No sooner do we get done sharing some good news with you that things reverse direction. Last Thursday we reported that a few days of dropping rates had brought the average offering down to a three-month low. The very next day began what is currently a five-day streak of rises, resulting in what is currently a three-week high for rates.
We’ll go ahead and get the good news out of the way, which is to say that the three-week high only equates to 4.25 percent for a 30-year fixed rate, in most cases. Some lenders have bumped up to 4.375 percent, however (and a scant few are still offering at 4.125 percent).
What’s the story for the shift this week?
Most of the movement revolves around Janet Yellen’s address to Congress on Tuesday. This event led rates to rise in two parts. First, there was the general anticipation of her news. The Federal Reserve Chair of The Board was expected to stick to her guns, implying that the Fed would continue to look for several rate rises during the calendar year. The first bit of mortgage rate rises was a response to this.
Then she actually spoke. She never actually confirmed anything regarding rate rises during 2017, but she certainly didn’t deny them. And that’s more than enough to get lenders to raise their rates in expectation.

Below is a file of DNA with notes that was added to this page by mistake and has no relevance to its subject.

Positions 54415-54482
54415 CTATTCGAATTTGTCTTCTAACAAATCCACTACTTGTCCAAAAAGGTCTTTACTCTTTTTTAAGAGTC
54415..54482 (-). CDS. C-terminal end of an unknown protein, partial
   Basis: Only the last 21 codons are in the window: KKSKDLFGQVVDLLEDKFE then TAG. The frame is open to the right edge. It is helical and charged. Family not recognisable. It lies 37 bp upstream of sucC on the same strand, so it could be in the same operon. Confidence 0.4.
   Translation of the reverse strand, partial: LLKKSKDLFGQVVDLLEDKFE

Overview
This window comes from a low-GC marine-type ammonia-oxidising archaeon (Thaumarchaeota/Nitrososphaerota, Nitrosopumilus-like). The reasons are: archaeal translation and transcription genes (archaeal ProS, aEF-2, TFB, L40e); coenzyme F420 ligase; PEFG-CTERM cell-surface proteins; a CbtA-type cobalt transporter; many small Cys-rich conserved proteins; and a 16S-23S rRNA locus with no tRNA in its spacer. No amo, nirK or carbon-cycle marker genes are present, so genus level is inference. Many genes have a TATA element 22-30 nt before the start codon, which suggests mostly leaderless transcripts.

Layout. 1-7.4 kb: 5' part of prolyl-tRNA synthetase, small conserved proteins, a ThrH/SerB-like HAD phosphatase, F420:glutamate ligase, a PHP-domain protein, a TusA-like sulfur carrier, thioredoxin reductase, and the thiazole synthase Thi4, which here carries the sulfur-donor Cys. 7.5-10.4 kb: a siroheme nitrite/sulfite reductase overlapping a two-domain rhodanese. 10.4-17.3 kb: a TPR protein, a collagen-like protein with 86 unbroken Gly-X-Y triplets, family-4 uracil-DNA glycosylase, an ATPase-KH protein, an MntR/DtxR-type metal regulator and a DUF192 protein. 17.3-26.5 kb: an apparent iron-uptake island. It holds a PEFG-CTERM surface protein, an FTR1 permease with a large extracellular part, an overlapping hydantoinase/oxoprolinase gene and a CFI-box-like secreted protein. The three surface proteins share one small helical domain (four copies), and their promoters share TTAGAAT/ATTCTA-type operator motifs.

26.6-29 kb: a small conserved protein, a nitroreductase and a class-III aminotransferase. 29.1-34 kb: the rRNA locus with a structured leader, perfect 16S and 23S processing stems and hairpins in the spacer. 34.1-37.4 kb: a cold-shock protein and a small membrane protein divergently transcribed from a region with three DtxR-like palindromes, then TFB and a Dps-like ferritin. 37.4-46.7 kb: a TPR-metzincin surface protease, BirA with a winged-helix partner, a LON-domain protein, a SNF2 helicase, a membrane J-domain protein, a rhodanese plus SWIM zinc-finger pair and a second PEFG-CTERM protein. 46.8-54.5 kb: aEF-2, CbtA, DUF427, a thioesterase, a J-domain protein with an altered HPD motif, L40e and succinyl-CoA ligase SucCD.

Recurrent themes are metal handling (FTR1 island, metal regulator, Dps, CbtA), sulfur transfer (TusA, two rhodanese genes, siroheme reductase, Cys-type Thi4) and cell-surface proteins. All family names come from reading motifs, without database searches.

One can get an idea for where bigger buyers are headed by looking at what smaller buyers are doing. MarketWatch reports that retailers, including those in the department store market (which had been taking a hit for a while), posted strong sales during January. Investors take this, coupled with rising inflation, as a signal to move their money out of bonds.
We like to review Mortgage News Daily for what their friends are saying. Here are two:
“The trend is NOT our friend.” -Ted Rood, MB Financial Bank
“The current trend is not our friend.” -Victor Burek, Churchill Mortgage.
Solid advice is probably to lock at this point. There’s a chance that rates could settle back down to last week’s levels in the next week, but it’s not a safe bet.